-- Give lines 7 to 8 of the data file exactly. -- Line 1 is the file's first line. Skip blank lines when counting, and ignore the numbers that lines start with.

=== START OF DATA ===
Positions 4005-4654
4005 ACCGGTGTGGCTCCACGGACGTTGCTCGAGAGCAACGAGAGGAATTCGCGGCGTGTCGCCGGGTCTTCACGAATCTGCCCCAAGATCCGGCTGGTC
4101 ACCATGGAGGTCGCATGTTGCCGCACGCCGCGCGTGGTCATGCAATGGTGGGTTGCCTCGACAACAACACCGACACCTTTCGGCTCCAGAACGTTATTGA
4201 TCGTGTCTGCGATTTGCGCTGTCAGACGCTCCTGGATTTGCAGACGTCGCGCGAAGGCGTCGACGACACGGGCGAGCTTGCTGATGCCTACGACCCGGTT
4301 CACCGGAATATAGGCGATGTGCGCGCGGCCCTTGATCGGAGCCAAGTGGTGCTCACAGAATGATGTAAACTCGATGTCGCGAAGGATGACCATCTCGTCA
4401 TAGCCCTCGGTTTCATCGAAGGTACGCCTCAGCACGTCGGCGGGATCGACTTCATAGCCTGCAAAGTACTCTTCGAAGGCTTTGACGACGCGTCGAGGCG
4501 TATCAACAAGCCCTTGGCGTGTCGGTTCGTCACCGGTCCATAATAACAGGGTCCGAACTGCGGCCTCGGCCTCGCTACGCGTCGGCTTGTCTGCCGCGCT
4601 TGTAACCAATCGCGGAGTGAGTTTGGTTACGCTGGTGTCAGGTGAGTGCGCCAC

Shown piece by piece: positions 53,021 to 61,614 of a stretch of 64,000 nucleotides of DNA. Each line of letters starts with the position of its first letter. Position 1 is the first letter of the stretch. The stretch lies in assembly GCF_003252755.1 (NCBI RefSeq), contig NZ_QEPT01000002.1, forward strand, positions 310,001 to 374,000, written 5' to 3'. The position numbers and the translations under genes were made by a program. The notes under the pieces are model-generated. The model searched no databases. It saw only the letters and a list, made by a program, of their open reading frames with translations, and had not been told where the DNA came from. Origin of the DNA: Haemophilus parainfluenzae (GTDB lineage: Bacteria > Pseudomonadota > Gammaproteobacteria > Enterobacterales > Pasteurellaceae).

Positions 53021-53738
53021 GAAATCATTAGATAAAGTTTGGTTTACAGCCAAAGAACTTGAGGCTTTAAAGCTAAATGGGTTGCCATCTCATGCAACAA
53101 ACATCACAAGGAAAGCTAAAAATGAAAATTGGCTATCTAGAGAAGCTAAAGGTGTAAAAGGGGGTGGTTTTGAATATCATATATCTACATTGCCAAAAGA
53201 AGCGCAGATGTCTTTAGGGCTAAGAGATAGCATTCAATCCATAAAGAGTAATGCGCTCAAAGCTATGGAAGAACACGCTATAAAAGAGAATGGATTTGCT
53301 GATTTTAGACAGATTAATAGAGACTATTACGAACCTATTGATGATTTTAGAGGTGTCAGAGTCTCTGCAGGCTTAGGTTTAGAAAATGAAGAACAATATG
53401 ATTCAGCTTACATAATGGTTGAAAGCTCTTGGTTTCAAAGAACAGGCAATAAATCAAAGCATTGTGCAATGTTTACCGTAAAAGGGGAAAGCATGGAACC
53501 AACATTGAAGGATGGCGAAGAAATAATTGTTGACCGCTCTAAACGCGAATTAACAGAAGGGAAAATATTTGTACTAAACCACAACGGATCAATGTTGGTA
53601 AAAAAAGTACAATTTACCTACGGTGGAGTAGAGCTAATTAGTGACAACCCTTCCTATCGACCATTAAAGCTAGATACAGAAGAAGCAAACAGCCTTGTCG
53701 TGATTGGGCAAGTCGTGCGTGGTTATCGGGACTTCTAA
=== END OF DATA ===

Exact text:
4501 TATCAACAAGCCCTTGGCGTGTCGGTTCGTCACCGGTCCATAATAACAGGGTCCGAACTGCGGCCTCGGCCTCGCTACGCGTCGGCTTGTCTGCCGCGCT
4601 TGTAACCAATCGCGGAGTGAGTTTGGTTACGCTGGTGTCAGGTGAGTGCGCCAC